Once we’d established whether the mothers were open to working with us on the campaign idea and keen to share their stories, we began our production process. This began with telephone conversations with the mothers in which I asked them to describe every call they made on the day their son was killed. I was looking for the most traumatic, human and memorable stories. Once we found the story, our director Seb Edwards interviewed each mother in a recording studio for 2-3 hours to explore their stories in detail. These sessions were harrowing for the mothers – the biggest challenge was that the idea required them to cohesively relive calls they made immediately after their child’s murder. And once our audio was finished, they had to relive the calls again for the film shoot. The Met, AMV and Academy were very aware of our collective duty of care to the mothers throughout the production, and we gave them final sign off on all the material. They were courageous throughout and totally determined to help other families from suffering in the way they have.
What is one notable thing that happened during the production of the campaign?
It was already a difficult and sensitive production because of what we were asking of the mothers, and then Covid hit. The delays meant that we found more mothers than we needed for the films – so we expanded the campaign and included these stories on the campaign website. But we had to ask the mums who were available – some of whom are already helping others by being carers and NHS workers – to record and film during Lockdown.
What’s the main message of the campaign and why does it matter?
Calling with Knife Crime information may seem difficult. But there are far harder calls you could be making. And those calls could stop others from suffering as these mothers have.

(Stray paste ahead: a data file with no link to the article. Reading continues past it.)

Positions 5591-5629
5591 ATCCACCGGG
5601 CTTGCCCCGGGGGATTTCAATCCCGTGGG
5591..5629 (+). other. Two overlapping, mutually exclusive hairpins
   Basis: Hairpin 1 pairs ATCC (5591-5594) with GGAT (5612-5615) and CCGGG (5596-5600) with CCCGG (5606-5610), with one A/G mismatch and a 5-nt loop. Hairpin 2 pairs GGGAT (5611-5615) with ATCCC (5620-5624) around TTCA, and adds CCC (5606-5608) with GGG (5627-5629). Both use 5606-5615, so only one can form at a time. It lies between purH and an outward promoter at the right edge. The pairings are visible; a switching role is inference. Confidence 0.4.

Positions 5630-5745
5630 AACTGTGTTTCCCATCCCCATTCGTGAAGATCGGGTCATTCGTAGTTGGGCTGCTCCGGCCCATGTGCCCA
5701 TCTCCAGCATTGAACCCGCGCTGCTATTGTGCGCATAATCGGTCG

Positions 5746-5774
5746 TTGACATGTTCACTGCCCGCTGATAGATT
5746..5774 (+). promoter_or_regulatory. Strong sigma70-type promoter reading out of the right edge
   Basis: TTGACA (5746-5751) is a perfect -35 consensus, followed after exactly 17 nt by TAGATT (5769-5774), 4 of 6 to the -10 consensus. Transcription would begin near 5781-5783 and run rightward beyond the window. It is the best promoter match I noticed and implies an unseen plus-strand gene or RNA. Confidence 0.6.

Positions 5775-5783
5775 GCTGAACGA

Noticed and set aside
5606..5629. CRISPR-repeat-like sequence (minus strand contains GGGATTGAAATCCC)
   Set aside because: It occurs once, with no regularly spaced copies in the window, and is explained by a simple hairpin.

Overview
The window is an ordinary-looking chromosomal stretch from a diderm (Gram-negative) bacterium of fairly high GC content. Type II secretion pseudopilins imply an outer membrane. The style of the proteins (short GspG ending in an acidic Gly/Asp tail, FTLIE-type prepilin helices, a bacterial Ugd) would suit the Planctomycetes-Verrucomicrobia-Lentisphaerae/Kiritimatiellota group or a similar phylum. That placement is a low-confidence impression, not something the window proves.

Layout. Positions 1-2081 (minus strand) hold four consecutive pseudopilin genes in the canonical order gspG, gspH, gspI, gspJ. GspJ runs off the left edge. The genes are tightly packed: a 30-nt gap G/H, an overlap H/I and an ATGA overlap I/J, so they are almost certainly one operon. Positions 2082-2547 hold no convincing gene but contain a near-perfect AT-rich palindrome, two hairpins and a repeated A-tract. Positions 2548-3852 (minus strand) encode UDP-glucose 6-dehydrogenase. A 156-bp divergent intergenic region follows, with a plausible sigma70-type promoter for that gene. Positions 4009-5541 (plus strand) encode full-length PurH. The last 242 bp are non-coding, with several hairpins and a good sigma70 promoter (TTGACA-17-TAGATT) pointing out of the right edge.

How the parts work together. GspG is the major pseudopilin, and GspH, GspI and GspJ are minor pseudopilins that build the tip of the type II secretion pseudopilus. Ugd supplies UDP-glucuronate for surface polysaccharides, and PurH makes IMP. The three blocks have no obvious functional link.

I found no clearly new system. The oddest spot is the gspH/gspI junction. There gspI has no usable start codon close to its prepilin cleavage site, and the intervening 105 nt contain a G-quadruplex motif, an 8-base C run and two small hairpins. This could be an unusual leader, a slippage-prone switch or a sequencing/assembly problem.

What is one unique aspect of the campaign?
This chance to hear the true stories behind the statistics and show the pain and devastation knife crime causes innocent people.
How long did it take from inception to delivery?
AMV received the brief around 2 years ago so it’s been a long process, but the response has made it worthwhile. The campaign was covered by BBC National and Local news, ITV, SKY, The Daily Telegraph, Daily Mail, Daily Express, Sun, Evening Standard and MSN, and Home Secretary Priti Patel made a statement publicly backing the campaign. The launch at New Scotland Yard also gave the mothers a chance to speak directly to journalists and tell of their stories and motivations in more detail.
What do you hope it achieves for the brand?
That it stops people dismissing the idea of calling with information. We know it’s hard, but those people who want to help can do it anonymously and help prevent further suffering.
Credit list for the campaign?
Client: Crimestoppers X Met Police
Client name: Stephanie Day, Maxine Geale, Elisabetta Lanave, Emma Stroud
Creative Agency: AMV BBDO
CCO: Alex Grieve
ECDs: Nicholas Hulley, Nadja Lossgott
Creative Director: Martin Loraine
Creative Team: Martin Loraine & Steve Jones
Agency Planning Team: Joe Smith
Agency Account Team: Harry Buggé, Tom Shattock, Nick Andrew, Kenny Dada
Agency Producer: Rebecca Scharf
Media Agency: Wavemaker
Digital Design Company: AMV BBDO
Digital & Social Art Director: Martin Loraine
Digital & Social Copywriter: Martin Loraine
Production Company: Academy
Director: Seb Edwards
Executive Producer: Simon Cooper
Production Co Producer: Ash Lockmun
D.O.P: Stephen Keith Roach
Editor: Tom Lindsay @ Trim
Post-production Company: MPC
Colourist: Jean-Clement Soret
Sound Recordist: Paul Sumpter @ Futz Butler
Audio Post-production: Mark Hills and Anthony Moore @ Factory